Andriasang, meanwhile, reports that the game debuted at a press conference in Japan where Toriyama showed a very short debut trailer. Sources said that the team is "working so that the game serves as the answer to the opinions they received about FFXIII". While FFXIII is considered an excellent RPG, we assume this means that you'll be given a lot more player freedom a lot earlier on in the adventure. Hopefully they won't touch the combat, though, which was brilliant.
More on this one - like a release date - when he have it.
Final Fantasy back on the PSP
The PSP2 might be hogging the limelight right now - and who can blame it? The thing's a marvel of science - but that doesn't mean that the PSP isn't getting a bit of love now and then. If you're a Final Fantasy fan, you should probably sit down: Final Fantasy IV: The Complete Collection will be hitting the platform on 22nd April, according to Eurogamer.
It's quite an item, too, the PSP special edition including art cards and a decorated screen cleaning cloth, all housed in a fold out presentation box. You'll also be getting some downloadable content, which will allow you to unlock stuff in the forthcoming PSP game Dissidia 012 Final Fantasy. Weird name.
What about the content itself? Apparently, The Complete Collection squeezes all the characters and storylines from Final Fantasy IV and its sequel The After Years into a single title. There's a new storyline that links the two, snazzy updated visuals, galleries, CG movies, and illustrations, too, alongside a new soundtrack arrangement.
Final Fantasy IV first came out for the SNES in 1991, and is seen as being one of the series' best titles.
This week's new GAME releases are all about revisiting gaming's classic series, with new franchise outings or expansions for existing blockbuster titles.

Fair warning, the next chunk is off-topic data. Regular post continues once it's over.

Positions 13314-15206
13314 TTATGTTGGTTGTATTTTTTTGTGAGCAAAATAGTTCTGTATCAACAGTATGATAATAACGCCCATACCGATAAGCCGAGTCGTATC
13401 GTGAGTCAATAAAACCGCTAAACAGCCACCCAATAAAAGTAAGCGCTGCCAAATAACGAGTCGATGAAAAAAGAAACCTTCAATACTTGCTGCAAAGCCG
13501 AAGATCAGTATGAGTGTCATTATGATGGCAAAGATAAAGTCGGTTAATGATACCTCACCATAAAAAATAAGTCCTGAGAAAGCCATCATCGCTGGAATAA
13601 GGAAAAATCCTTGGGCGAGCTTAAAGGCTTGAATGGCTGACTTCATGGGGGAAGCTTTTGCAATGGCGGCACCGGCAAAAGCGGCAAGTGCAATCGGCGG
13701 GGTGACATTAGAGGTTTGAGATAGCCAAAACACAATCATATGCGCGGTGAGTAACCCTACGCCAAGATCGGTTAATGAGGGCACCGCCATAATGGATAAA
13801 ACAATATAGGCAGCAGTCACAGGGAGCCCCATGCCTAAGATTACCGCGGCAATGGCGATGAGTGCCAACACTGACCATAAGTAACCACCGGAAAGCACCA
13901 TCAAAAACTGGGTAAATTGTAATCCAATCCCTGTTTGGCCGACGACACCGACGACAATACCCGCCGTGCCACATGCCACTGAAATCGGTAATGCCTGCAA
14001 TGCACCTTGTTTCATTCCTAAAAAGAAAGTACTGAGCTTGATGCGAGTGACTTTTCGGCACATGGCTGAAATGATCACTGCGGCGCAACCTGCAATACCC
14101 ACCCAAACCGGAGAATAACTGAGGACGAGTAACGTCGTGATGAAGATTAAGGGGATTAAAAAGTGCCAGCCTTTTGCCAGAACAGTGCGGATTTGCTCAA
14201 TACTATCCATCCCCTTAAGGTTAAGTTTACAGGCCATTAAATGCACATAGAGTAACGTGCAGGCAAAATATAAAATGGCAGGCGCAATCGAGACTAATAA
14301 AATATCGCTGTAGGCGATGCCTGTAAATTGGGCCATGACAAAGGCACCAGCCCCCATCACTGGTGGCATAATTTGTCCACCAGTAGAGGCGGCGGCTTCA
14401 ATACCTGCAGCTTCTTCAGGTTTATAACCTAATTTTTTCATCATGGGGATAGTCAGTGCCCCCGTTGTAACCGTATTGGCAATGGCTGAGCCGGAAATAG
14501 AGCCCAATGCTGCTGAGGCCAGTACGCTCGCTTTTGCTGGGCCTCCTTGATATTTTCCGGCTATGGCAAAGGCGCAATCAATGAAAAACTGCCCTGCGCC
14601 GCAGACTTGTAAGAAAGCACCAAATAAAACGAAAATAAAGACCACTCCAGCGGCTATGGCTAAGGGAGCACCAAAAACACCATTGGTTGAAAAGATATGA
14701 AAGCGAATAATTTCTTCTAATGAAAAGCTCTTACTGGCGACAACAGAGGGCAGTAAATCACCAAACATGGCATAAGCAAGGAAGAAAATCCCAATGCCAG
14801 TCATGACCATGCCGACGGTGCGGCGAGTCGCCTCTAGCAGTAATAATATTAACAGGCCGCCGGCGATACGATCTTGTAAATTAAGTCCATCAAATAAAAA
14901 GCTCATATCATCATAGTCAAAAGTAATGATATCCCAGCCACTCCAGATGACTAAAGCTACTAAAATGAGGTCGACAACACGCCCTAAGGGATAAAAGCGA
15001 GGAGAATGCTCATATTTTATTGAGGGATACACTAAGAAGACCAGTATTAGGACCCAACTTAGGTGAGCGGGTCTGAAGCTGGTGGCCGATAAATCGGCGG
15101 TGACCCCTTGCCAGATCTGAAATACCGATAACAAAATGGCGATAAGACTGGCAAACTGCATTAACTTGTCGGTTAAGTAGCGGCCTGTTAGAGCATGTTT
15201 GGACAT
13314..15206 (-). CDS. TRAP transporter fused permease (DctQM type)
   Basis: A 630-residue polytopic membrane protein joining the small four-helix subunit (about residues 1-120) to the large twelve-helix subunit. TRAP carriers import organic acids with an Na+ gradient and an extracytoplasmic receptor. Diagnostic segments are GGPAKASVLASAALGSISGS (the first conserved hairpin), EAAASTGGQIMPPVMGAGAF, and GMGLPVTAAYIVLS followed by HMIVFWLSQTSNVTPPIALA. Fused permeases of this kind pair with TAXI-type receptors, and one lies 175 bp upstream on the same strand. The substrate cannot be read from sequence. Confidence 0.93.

One of gaming's biggest role-playing series is finally ready to make its debut on the current generation of consoles. Final Fantasy XIII (PS3/X360) features unique worlds, memorable characters and an engrossing story that sees players plunged into an age-old conflict between the floating city of Cocoon and the mysterious land of Pulse that dwells beneath it.
The title offers an epic quest, fantastic magic and titanic battles, all in jaw-dropping HD for the first time in the franchise's history. It's set to be one of the biggest titles of the year, taking gamers on an enchanting journey that's definitely not to be missed.
Set in the war-ravaged world of Games Workshop's science fiction universe, Warhammer 40,000: Dawn of War II: Chaos Rising (PC) transports players into the midst of an intergalactic war between ancient enemies.
This standalone expansion pack for the acclaimed real time strategy series introduces the Chaos Space Marines as a playable army, adds 15 new single player missions and raises the level cap from 20 to 30. It also features new multiplayer maps and fresh units for the Orks, Eldar, Tyranids and Space Marines.
Street fighting in Tokyo
Expertly blending combat, exploration and mini-games, Sega's open-world adventure Yakuza 3 (PS3) makes its much anticipated debut on a current generation platform.
While all begins calmly as you step into the shoes of former criminal Kiryu Kazuma, who's now running an orphanage on the tropical island of Okinawa, it's not long before adversity strikes and forces him to return to the gritty Tokyo haunts from the first two games and the shadowy past he thought he'd left behind.
Speeding through Green Hill Zone
The original titles from gaming icon Sonic The Hedgehog come to the Nintendo DS for the first time. Sonic Classic Collection (DSi/DS Lite) allows fans old and new to speed through the much loved zones of the four original Sonic adventures in a bid to collect the Chaos Emeralds and save the world.
Sonic Classic Collection boasts a new save anywhere feature, meaning the game can be enjoyed anywhere, anytime. It also features a video recounting the history of Sonic, offering gamers an in-depth look at the evolution of the speedy hedgehog.
The biohazard threat returns
An expanded version of last year's chart topping Resident Evil 5, Resident Evil 5: Gold Edition (PS3/Xbox 360) contains two new story episodes, additional player costumes and fresh characters for Mercenaries mode - a side game that sees players shooting down as many enemies as they can within a set time limit.